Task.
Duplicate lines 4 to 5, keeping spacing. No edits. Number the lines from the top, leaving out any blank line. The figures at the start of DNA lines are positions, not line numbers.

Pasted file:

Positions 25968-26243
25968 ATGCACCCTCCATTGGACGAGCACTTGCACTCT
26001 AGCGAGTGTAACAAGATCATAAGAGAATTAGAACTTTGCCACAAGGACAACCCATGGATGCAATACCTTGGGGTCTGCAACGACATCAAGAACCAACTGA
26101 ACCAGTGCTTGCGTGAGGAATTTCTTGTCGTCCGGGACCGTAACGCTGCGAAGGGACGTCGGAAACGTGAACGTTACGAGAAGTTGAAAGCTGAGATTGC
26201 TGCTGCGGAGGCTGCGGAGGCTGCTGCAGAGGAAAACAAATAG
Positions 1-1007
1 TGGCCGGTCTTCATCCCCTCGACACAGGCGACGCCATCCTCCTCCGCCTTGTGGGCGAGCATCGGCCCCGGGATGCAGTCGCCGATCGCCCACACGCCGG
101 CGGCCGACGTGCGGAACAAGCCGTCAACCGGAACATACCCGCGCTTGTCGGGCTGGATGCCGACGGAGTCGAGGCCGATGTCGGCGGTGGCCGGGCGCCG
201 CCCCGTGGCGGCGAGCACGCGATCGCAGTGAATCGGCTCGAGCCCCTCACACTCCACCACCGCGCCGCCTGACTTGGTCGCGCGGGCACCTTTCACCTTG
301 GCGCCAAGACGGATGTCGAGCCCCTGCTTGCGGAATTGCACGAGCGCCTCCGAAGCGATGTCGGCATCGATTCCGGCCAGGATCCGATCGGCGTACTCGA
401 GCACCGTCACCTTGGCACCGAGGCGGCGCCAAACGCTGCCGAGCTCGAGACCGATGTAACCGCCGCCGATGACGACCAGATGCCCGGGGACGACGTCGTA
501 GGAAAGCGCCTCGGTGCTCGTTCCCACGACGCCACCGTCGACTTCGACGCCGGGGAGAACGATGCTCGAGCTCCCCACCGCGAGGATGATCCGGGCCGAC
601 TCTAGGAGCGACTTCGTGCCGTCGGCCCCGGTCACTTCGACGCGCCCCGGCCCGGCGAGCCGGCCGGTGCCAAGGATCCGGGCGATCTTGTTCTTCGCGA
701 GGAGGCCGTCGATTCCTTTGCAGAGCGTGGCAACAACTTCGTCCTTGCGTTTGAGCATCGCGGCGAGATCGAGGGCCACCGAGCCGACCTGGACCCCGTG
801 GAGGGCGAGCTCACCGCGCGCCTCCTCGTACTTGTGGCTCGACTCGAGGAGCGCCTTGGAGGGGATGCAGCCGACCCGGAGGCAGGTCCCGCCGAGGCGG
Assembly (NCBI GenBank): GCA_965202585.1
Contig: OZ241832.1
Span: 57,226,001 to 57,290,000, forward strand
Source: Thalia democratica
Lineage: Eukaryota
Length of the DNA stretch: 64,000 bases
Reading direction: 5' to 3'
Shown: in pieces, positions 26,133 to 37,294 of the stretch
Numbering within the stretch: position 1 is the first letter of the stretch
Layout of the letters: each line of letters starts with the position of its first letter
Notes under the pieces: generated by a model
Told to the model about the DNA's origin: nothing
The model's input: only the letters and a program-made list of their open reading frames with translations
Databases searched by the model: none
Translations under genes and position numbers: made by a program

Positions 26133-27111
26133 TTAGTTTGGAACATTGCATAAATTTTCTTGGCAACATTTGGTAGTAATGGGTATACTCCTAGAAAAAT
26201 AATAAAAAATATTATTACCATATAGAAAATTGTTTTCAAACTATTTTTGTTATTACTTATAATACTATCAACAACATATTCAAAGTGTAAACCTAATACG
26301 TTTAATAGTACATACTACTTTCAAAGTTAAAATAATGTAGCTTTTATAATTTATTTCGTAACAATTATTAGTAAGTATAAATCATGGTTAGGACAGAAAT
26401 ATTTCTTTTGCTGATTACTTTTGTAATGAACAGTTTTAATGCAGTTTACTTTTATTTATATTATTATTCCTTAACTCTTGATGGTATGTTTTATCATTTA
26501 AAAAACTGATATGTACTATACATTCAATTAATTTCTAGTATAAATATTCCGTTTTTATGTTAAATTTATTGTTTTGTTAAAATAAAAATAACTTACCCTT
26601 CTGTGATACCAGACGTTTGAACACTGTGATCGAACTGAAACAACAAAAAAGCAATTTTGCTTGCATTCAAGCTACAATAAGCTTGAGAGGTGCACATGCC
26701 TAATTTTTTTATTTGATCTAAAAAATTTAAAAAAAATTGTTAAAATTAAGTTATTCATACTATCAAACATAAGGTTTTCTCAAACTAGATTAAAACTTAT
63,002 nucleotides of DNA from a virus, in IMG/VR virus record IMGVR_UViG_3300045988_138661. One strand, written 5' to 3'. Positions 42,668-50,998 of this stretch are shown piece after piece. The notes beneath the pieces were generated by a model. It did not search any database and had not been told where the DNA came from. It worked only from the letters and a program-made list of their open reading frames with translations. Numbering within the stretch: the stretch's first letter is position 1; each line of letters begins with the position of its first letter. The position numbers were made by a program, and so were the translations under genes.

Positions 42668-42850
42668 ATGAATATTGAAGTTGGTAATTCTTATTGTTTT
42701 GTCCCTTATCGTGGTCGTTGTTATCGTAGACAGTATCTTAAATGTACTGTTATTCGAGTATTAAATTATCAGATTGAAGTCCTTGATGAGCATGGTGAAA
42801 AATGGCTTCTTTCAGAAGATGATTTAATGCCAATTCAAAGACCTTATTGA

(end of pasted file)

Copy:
26101 ACCAGTGCTTGCGTGAGGAATTTCTTGTCGTCCGGGACCGTAACGCTGCGAAGGGACGTCGGAAACGTGAACGTTACGAGAAGTTGAAAGCTGAGATTGC
26201 TGCTGCGGAGGCTGCGGAGGCTGCTGCAGAGGAAAACAAATAG